“Me Too” or “Me Two”

“Me Too” or “Me Two”

Me too. Or is it Me Two, as in number two. The second one to come along. The one that saw the opportunity and joined the party.

We roll our eyes at companies that follow closely behind the release of a new technology with their own twist on what’s hot. We cringe when a mobile phone comes out looking embarrassingly close to the one that, with much fanfare and success, preceded it. We laugh when Steve Ballmer marches out with a Zune, a Bing or whatever their new iPad-killer is now called and thinks we’re really going to buy stuff that’s clearly inferior once you get past the exterior shell that so closely resembles the market leader.

Here’s the bad news for companies looking for a short-cut — the consumer’s too smart. Me too products never go far because the people behind creating the copy-cat didn’t go far. They didn’t go far in their understanding of what made Product #1 so good. Their biggest mistake was not going far enough in understanding how their product could be better than Product #1. They looked at the hysteria, not the reasons behind the hysteria. If Microsoft wanted to come out with a new tablet, I better know by now why this thing is better than the iPad. If it’s going to cook dinner and clean the house, you better make sure I know that. Seeing a picture of something that looks just like an iPad is disappointing and the video only conveys a message of “hey, we can do this too.”

This is why me too is different than me two. In some fashion we all have some sort of me two in us. Is there really an truly original idea anymore? Aren’t all great products and companies spin-offs of some idea improved upon? It happens all the time. With the Walkman, Sony beat Apple to the portable music player market more than a decade before the first iPad was loaded with digital tunes. In fact there were other mp3 players before the iPod.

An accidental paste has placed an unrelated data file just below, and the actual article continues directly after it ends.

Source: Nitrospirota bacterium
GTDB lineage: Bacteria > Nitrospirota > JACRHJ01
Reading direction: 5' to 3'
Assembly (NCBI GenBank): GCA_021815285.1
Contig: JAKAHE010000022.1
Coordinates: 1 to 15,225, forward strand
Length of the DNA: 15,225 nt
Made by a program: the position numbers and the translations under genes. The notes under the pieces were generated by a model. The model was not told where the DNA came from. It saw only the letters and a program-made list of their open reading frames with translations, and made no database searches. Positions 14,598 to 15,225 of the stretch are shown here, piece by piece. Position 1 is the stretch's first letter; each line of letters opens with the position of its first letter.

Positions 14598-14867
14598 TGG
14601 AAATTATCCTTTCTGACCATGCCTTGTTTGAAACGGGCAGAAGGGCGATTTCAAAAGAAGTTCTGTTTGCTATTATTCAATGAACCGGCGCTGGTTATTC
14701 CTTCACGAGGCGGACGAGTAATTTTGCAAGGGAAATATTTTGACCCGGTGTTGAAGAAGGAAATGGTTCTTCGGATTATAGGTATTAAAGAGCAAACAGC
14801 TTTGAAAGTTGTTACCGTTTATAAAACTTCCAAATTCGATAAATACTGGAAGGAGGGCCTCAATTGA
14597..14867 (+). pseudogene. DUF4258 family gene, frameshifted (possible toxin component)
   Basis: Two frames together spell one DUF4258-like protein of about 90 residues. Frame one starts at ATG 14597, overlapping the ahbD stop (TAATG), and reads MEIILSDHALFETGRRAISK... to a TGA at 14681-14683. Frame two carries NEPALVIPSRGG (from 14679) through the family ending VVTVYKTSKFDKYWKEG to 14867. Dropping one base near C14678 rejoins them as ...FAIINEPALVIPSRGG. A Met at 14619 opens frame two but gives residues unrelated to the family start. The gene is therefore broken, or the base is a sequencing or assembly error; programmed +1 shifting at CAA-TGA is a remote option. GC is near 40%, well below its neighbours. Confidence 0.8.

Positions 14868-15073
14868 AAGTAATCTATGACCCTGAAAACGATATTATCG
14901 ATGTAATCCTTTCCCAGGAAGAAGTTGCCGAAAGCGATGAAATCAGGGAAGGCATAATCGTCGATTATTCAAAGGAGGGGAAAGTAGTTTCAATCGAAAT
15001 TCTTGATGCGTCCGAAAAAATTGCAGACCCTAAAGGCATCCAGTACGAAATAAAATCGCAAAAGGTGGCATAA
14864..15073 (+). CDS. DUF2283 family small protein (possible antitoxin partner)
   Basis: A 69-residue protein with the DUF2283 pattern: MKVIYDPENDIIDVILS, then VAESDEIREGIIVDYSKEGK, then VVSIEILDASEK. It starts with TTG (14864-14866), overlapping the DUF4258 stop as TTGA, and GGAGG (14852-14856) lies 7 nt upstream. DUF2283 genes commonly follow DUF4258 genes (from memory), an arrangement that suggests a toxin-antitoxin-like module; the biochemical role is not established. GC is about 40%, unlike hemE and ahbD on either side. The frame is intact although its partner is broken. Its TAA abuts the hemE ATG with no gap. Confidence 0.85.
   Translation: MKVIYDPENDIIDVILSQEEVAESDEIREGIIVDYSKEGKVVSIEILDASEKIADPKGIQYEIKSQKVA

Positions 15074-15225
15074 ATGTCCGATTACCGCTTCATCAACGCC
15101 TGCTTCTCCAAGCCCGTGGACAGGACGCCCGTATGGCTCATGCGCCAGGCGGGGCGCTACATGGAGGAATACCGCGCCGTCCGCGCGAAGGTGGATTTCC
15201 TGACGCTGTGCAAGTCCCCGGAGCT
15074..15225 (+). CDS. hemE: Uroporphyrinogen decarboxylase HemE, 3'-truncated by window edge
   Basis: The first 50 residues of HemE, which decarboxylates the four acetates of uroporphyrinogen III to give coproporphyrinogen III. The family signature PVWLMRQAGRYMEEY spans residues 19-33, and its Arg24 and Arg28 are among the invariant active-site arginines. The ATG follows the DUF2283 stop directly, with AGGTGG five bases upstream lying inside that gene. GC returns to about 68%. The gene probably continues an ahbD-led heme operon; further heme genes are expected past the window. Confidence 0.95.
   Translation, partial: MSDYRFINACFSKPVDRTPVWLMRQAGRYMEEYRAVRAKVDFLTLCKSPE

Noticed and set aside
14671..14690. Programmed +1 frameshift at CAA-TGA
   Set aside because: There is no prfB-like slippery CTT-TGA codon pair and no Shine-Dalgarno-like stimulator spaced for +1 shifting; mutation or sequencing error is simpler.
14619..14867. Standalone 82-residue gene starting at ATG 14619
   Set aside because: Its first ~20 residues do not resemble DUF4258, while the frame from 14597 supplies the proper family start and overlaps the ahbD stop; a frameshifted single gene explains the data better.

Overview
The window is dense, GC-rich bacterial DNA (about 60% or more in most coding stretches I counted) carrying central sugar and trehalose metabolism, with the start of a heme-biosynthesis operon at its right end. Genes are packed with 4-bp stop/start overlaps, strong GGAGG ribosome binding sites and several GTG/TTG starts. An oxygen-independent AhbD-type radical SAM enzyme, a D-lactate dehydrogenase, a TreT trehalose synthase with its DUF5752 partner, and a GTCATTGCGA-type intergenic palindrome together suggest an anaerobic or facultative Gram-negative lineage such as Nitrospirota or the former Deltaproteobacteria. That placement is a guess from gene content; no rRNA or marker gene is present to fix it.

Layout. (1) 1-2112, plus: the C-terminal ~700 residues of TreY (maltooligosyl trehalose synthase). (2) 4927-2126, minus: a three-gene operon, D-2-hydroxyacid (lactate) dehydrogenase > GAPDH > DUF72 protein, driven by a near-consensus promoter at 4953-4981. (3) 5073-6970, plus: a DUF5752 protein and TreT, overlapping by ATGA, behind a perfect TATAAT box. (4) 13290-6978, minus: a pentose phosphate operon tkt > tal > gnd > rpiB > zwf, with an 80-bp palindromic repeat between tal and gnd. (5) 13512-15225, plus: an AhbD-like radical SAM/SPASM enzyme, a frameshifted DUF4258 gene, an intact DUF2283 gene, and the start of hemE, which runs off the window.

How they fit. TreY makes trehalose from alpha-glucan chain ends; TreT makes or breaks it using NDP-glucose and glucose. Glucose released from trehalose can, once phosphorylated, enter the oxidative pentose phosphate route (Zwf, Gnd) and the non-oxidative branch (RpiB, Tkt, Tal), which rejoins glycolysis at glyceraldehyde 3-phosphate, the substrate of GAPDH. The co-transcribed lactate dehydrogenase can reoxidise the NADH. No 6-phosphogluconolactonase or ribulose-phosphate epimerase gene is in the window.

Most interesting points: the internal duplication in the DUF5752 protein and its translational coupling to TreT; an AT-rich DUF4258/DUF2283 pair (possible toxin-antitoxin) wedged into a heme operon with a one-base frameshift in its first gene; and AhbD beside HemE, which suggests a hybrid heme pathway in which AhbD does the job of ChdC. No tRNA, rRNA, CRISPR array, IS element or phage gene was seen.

We all know the story. Apple made their product better. Facebook and Netflix did the same thing in their industries when they essentially knocked MySpace and Blockbuster out of business, respectively. They weren’t first, but they were better. Me two is about being better and in many respects it’s about catching your competitor resting on its laurels.

Chances are you weren’t the first. There’s likely competition out there that’s been hard at work a little longer than you. It’s not enough to go out there and form a company and say you’re going to do the same thing as the competitor. Too many people create their own company because they think they’ll just naturally do it better.  They overlook the fact that they must truly create and present something different than what we’re accustomed to. Otherwise, why bother? Why bother creating the company and why should the consumer bother switching over to you?

If someone has to ask you why you’re different than your competitor you’re already off to a bad start. But if they do ask, your answer—which is built into your brand and message—better be clear and obvious. Take a look at the Nest thermostat. Spend 30 seconds on the website and you’ll have no doubt why this thing is better than the traditional $30 thermostat in your house. Nest didn’t create the thermostat, it made it better and then it made sure you knew about it…quickly.

 

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